How to Ride a Bubble Bath
The market has been riding high and a decline could be steep, says Jack Ablin, who shares a few plays he feels are less likely to explode later this year.
Jack, it's great to have you with us. Tell us where we are in the global recovery, and where you see value or maybe pricey markets today.
Sure. You know, we've come a long way since we've been talking in 2008 and 2009, and the markets have really surged forward, largely on the fact that interest rates are so aggressively low.
When we started the year, I pegged the S&P 500 fair value for year-end 2013 at about 1,520. We pretty much blew past my year-end target by the first week of February, and we haven't looked back. While I think that perhaps the market has probably moved beyond fair value, eventually it's going to be a concern that perhaps we could turn some of this froth into a bubble, if we're not careful.
You think that could happen this year?
It's certainly possible. I mean, here the Fed is hell-bent on keeping aggressively easy monetary policy as long as the unemployment rate is higher than 6.5%. I guess my question to Bernanke and Company is, what happens if the S&P 500 goes over 1,700 and the unemployment rate is still 7%? What do you do then? It's hard to know what they'd do.
Well, they're going to keep dropping money out of helicopters.
That's it. I think they want to err on the side of inflation, even if it means asset inflation and bubbles. Just to get the economy moving forward, and just to guard against the possibility of avoiding deflation.
You're not the only major leading expert who's seen the future for us that sees the increasing likelihood of bubbles in our future, and certainly the vast amount of monetary nymphomania that we've had by some 22 central banks.
It's interesting, because you're looking at this as an investment manager, yet you're considering it somewhat of a risk and something that we should be worried about. What's the investment strategy in a moving-toward-a-bubble-possibility market?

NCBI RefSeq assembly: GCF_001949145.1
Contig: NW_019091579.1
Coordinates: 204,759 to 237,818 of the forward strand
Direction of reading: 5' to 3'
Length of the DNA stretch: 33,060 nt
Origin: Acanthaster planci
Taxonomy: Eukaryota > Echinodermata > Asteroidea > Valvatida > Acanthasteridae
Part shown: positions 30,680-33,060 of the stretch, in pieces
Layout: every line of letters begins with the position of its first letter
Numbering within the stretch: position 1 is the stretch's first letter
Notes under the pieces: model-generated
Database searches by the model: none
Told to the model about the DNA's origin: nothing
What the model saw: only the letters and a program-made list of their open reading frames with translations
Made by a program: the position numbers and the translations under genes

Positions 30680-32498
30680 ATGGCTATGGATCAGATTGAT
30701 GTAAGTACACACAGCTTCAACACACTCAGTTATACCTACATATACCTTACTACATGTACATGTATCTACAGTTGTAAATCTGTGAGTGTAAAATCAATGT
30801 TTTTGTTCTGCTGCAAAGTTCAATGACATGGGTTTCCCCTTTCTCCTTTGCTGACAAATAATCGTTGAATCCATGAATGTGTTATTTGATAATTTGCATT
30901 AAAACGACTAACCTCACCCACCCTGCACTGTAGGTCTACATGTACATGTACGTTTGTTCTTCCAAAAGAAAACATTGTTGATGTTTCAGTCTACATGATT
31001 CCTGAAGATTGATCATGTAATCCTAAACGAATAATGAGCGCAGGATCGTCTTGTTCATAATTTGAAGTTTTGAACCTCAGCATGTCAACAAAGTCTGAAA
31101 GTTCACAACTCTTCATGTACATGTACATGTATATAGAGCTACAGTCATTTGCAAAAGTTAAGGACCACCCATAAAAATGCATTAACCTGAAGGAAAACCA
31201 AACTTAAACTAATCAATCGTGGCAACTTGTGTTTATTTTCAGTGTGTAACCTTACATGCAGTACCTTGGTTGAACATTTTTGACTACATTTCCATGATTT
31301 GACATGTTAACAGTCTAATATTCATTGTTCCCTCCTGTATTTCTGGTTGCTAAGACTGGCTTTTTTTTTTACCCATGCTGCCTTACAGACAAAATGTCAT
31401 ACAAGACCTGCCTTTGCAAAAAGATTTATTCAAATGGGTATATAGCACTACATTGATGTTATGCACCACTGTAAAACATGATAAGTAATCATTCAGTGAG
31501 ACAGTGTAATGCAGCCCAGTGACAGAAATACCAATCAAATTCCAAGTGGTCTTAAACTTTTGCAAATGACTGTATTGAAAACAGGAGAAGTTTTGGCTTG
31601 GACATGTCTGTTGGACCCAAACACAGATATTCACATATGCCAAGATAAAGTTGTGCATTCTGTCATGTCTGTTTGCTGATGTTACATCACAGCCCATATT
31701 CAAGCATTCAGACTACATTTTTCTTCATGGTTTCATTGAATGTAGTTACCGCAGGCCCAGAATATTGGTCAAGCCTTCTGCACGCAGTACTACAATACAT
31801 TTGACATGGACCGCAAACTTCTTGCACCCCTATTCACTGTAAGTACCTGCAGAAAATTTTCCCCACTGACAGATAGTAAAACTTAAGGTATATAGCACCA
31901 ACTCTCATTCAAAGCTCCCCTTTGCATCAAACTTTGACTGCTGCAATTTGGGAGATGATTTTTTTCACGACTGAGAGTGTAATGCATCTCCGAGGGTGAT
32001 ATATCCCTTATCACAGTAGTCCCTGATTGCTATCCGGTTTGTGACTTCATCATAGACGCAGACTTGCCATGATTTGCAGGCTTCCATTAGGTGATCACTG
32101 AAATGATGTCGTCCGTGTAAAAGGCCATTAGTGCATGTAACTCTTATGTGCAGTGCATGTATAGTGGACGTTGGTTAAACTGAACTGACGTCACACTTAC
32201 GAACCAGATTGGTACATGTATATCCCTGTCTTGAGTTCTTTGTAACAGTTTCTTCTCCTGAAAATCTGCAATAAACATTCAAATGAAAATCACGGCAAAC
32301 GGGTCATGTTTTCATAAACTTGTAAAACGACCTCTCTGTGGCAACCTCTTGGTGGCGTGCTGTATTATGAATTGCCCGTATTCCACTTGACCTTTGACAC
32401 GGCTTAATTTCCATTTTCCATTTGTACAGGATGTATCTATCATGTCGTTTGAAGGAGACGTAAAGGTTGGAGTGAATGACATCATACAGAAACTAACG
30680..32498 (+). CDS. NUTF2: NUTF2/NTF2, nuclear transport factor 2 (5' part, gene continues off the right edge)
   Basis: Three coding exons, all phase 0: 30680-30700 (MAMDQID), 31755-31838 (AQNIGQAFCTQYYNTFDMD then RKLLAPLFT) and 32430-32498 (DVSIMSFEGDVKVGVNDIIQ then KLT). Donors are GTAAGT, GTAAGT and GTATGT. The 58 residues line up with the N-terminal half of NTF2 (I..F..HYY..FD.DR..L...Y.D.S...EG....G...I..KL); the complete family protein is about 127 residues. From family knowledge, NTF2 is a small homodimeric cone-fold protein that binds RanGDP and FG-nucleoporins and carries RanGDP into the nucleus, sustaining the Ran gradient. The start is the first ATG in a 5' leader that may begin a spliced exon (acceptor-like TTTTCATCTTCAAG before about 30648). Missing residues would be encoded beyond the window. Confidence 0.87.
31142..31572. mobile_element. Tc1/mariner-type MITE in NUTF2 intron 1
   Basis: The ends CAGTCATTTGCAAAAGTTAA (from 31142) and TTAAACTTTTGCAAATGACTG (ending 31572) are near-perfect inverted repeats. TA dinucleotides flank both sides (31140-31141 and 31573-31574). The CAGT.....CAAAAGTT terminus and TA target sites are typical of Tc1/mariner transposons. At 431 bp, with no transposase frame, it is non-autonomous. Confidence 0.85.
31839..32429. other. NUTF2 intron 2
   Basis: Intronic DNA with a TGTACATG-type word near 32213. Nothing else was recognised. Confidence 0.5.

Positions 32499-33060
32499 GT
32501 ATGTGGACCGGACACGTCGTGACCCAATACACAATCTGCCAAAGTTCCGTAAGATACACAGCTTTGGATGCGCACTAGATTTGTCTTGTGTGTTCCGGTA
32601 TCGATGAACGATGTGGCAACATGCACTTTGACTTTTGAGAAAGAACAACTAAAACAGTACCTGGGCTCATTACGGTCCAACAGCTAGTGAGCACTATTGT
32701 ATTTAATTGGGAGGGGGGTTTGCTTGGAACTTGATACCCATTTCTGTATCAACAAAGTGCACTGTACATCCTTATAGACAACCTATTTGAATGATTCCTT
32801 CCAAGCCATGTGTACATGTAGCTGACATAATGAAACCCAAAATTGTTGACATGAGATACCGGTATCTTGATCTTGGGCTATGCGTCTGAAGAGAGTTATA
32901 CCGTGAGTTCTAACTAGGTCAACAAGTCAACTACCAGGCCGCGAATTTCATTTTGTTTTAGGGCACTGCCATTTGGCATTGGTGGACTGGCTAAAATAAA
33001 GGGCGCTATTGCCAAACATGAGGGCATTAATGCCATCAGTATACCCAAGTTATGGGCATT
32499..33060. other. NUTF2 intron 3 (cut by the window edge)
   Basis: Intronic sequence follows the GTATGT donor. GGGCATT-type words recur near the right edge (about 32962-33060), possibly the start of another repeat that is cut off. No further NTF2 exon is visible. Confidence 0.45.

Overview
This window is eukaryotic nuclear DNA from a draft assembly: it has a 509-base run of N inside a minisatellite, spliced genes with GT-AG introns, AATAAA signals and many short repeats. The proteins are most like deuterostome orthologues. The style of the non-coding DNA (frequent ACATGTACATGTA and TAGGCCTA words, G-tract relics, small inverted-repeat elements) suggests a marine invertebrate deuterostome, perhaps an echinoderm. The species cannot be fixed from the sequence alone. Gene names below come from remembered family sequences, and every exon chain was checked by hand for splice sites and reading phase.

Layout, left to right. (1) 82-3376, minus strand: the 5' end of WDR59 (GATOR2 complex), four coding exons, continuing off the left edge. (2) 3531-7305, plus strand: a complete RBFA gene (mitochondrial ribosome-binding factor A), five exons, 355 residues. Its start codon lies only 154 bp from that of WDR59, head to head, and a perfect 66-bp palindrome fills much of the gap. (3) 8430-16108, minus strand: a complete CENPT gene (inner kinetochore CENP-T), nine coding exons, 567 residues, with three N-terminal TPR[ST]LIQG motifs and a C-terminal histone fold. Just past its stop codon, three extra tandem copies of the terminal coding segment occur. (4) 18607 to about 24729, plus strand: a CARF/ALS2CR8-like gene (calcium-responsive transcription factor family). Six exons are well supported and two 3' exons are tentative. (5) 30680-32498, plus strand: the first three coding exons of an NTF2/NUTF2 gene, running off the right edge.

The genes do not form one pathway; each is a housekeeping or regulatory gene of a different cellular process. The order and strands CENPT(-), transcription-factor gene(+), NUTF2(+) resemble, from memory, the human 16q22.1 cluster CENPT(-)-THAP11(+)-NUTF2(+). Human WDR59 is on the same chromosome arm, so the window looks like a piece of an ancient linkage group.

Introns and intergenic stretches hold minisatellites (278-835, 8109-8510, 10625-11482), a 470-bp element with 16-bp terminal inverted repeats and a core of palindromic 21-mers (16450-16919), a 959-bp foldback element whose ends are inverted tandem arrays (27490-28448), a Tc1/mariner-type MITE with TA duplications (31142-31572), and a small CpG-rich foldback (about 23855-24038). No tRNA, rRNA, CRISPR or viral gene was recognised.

Sure. So you know, in this case, we still want to ride that wave.
Normally, we keep momentum circuit breakers slightly below the 200-day moving average. The problem right now, Charles, is that the market is probably 9% above the 200-day moving average, so for us to hit a circuit breaker, we're going to need a decline in the market of something like 14%. I'm not sure I want to sustain a 14% decline before I start cutting back.
Particularly for new money. If somebody puts $1 million with you and you're going to let them lose $140,000, they are not going to like that.
Right. That's unworkable. So, what we have to do is really put the market on a shorter leash. We are continuing to monitor things.
Like I said, we're not still in bubble territory. I'd call it frothy, but not a bubble yet. But if this market continues higher into the 1,600s towards 1,700, we will likely start taking some risk off the table.
You're the largest ETF investor in the world. Can you give me your top five areas right now?
Sure. Our favorite market still remains US Large-Cap Value. That's going to be the area of the market that we like most.
So what's in that? Still some banks?
That would be banks. It would be, actually, health care has shifted into value because of just the years of underperformance. A lot of levered old...telecoms, those kinds of things.
So there are probably a lot of dividends in that group.
High dividends, high leverage.
You're not worried that dividend stocks themselves are getting overvalued? Some of them probably are, but the ones that are in your value discipline probably aren't...Would you give me an ETF? Is there an ETF that you use?
There is, and unfortunately, I don't recall the ticker on it.
OK, and the four other areas?
Sure. We still like emerging markets, trading at a 25% discount to the US. So it is a value play, but it is levered on global growth, and we're just not seeing that growth come through as quickly as we'd like.
Not yet, but you obviously think that's going to happen.
We think that will continue, especially if monetary policy continues. So that would be an iShares MSCI Emerging Markets (EEM) or something like that.
We like PowerShares Buyback Achievers (PKW). Buybacks are an interesting play right now, because the free cash flow yield on the stock market is higher than the yield on high-yield bonds for the first time consistently in history.
And that's helping companies.
Somewhere in the fours...4.5% or something?
Well, no, it's actually higher than that. High-yield bonds right now are probably trading at around 5% or so on average, and the free cash flow yield on the S&P 500 is 6% or 6.1%. So this makes buybacks a great opportunity. Buyback achievers is an interesting play, again, as long as the markets continue higher.
And then lastly, I'll call it on the yield and sort of cushion side, I would use PowerShares Senior Bank Loans (BKLN). These are floating rate, typically senior, secured, although they are low credit quality. So if rates do eventually go up, this will move up along with it. In the meantime, it's paying probably a 4% or 5% yield right now.